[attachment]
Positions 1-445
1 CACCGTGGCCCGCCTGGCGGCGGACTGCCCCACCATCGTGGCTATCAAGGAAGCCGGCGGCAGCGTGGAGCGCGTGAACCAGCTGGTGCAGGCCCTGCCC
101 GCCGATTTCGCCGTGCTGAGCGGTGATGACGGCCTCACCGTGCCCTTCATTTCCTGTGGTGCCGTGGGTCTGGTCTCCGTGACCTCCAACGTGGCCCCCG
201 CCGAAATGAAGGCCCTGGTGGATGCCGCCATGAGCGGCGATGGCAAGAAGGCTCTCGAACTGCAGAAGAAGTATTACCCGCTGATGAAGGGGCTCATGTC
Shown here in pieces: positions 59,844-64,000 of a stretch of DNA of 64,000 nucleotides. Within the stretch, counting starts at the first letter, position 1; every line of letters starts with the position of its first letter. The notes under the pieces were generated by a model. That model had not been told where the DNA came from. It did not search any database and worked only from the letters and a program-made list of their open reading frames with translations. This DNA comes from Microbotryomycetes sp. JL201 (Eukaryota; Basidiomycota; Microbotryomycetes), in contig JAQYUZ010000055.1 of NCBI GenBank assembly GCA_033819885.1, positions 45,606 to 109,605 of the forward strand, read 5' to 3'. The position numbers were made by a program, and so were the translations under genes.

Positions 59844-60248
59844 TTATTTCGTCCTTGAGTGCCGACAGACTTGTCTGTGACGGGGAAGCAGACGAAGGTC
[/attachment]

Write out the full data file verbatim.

Positions 1-445
1 CACCGTGGCCCGCCTGGCGGCGGACTGCCCCACCATCGTGGCTATCAAGGAAGCCGGCGGCAGCGTGGAGCGCGTGAACCAGCTGGTGCAGGCCCTGCCC
101 GCCGATTTCGCCGTGCTGAGCGGTGATGACGGCCTCACCGTGCCCTTCATTTCCTGTGGTGCCGTGGGTCTGGTCTCCGTGACCTCCAACGTGGCCCCCG
201 CCGAAATGAAGGCCCTGGTGGATGCCGCCATGAGCGGCGATGGCAAGAAGGCTCTCGAACTGCAGAAGAAGTATTACCCGCTGATGAAGGGGCTCATGTC
Shown here in pieces: positions 59,844-64,000 of a stretch of DNA of 64,000 nucleotides. Within the stretch, counting starts at the first letter, position 1; every line of letters starts with the position of its first letter. The notes under the pieces were generated by a model. That model had not been told where the DNA came from. It did not search any database and worked only from the letters and a program-made list of their open reading frames with translations. This DNA comes from Microbotryomycetes sp. JL201 (Eukaryota; Basidiomycota; Microbotryomycetes), in contig JAQYUZ010000055.1 of NCBI GenBank assembly GCA_033819885.1, positions 45,606 to 109,605 of the forward strand, read 5' to 3'. The position numbers were made by a program, and so were the translations under genes.

Positions 59844-60248
59844 TTATTTCGTCCTTGAGTGCCGACAGACTTGTCTGTGACGGGGAAGCAGACGAAGGTC